Module 2 - Structures & Systems
There is an ever increasing need in our society for building modern structures and for the renovation and conservation of existing infrastructure. The module Structures and Systems is concentrated on the following objectives:
- development of smart structures, digitally fabricated structures and novel systems;
- implementation of novel materials and their integration into compound structures;
- extension of the service life through new repair and strengthening solutions (e.g. with shape memory alloys (SMA) or fiber-reinforced polymer (FRP) patching).
Digital fabrication in construction (e.g. 3D printed concrete) is one of the new topics at Empa and worldwide. In this module, research projects to develop prestress-strategies for 3D printed concrete elements by the use of shape memory alloys and/or carbon fiber reinforced plastics are pursued.
Another topic in this module is the development of materials and systems that reduce the emission and transmission of sound and vibration. One main goal is the reduction of sound transmission in lightweight systems, which are experimentally characterized and analyzed in Empa’s acoustic and noise control lab.
Empa’s extensive experience in the area of safety, reliability assessment and rehabilitation of structures is another key component within this module and complements our building materials research. Structural health monitoring requires systems to continuously assess the structural integrity and hence enable the safe use of the infrastructure in question. The development of robust and affordable sensor networks and related electronics hardware and software for signal processing and transmission as well as of efficient algorithms for data evaluation is of paramount importance to achieve this goal.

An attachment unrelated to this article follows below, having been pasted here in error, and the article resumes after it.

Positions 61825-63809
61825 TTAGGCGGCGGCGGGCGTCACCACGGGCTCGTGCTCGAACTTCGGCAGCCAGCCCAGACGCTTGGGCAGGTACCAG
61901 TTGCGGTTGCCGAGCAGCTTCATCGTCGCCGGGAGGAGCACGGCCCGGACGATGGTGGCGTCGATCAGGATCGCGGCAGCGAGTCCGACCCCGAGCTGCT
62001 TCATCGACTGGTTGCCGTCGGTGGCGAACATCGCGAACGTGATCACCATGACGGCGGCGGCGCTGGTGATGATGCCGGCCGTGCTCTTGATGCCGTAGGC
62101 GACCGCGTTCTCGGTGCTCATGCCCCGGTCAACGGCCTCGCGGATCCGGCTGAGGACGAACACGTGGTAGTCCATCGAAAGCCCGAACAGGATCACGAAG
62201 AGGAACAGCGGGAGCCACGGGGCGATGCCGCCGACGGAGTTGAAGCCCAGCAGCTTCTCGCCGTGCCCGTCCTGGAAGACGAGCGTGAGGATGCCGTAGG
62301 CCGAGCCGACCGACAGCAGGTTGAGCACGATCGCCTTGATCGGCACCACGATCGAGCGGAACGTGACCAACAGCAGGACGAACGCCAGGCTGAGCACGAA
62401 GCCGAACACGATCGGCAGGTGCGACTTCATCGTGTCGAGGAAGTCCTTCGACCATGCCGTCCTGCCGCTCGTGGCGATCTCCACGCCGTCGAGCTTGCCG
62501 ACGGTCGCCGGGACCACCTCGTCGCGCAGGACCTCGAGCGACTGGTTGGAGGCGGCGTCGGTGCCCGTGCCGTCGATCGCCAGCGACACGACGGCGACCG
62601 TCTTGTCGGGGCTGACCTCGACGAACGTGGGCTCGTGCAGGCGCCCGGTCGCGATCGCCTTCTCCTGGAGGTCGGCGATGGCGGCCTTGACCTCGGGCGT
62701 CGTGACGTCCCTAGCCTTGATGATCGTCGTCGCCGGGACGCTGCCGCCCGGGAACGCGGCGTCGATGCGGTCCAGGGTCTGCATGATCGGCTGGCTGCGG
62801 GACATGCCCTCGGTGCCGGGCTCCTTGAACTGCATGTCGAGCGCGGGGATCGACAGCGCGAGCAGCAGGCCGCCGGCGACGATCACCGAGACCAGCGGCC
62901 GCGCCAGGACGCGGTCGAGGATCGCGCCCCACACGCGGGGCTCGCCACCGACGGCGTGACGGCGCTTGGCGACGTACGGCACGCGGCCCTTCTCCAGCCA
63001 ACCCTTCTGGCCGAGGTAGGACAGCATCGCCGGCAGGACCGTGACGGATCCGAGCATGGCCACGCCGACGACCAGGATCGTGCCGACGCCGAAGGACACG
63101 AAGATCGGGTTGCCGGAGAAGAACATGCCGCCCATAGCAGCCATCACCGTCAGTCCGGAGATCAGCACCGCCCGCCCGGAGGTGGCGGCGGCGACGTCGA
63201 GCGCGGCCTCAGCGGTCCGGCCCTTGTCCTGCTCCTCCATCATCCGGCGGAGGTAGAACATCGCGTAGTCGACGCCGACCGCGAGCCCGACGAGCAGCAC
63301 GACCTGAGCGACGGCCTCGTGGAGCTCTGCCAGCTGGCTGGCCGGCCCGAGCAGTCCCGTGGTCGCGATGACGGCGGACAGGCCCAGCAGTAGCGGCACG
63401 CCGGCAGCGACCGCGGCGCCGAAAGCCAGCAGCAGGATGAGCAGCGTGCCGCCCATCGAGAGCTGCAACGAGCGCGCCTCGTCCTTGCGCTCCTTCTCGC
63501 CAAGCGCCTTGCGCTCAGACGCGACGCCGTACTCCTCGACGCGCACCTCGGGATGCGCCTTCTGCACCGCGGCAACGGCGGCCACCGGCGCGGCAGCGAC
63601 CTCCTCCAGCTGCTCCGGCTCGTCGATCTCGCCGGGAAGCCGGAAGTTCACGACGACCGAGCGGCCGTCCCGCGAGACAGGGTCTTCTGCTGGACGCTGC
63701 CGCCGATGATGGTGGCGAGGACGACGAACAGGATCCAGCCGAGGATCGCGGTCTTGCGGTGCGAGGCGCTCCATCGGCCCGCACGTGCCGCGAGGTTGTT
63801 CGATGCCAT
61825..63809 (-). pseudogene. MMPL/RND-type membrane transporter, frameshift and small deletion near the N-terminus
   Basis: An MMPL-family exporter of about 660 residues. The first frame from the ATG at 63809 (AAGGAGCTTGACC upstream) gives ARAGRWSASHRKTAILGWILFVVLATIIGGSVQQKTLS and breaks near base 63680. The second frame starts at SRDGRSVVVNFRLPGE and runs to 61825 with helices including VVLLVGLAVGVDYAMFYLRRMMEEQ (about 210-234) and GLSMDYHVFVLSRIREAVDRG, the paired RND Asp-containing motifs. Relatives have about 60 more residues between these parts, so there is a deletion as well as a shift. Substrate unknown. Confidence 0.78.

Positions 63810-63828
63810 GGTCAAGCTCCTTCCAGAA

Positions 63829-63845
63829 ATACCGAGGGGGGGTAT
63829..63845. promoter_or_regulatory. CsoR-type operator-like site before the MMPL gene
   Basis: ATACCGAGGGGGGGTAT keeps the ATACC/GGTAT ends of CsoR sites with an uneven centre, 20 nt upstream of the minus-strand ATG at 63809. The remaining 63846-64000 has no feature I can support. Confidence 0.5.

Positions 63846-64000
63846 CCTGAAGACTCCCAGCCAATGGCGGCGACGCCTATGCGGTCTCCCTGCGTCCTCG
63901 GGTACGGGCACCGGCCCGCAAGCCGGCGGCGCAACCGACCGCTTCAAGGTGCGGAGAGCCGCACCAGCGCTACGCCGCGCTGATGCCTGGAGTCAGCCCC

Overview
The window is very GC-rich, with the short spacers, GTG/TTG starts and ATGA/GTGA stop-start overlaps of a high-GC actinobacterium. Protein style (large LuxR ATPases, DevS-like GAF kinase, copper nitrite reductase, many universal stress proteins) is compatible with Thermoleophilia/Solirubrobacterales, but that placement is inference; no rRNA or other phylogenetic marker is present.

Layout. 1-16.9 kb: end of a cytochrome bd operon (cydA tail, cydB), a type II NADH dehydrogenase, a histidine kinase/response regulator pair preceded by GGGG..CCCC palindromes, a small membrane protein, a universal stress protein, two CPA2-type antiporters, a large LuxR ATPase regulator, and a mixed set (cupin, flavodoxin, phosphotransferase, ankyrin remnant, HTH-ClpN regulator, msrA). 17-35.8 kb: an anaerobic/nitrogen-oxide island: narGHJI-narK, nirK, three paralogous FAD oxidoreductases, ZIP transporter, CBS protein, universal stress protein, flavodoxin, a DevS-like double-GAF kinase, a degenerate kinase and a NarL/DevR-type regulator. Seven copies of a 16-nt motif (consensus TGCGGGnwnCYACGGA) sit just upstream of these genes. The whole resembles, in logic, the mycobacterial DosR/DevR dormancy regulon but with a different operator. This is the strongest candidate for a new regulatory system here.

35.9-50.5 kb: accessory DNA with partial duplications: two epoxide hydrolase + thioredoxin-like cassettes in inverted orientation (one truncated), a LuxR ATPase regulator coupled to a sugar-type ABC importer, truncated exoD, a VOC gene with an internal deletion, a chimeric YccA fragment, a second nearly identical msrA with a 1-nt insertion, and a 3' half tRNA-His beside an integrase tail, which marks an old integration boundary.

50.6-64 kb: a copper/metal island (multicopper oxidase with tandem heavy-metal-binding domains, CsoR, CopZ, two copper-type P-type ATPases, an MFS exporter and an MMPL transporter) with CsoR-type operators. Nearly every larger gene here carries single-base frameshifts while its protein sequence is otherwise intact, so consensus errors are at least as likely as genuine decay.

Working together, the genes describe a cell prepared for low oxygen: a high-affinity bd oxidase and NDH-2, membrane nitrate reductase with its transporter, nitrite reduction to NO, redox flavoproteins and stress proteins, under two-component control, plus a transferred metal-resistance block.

There is a huge economic and ecological potential in the renewal, strengthening and upgrading of existing structures, e.g. tunnels, bridges and buildings. A prime example are the various methods for the reinforcement of concrete, steel and aluminum members through external adhesive bonding of unstressed and prestressed carbon FRP laminates, developed by Urs Meier and co-workers. These technologies are used worldwide today and explain Empa’s pioneering reputation in this field.
We continue to be at the forefront of developing new strengthening techniques. Over the last two decades, Empa’s SMA team has been involved in the development and structural application of a cost-effective iron-based SMA, so-called memory steel. Empa memory steel is being produced at industrial scale and has already been used on site in more than 50 real-world applications.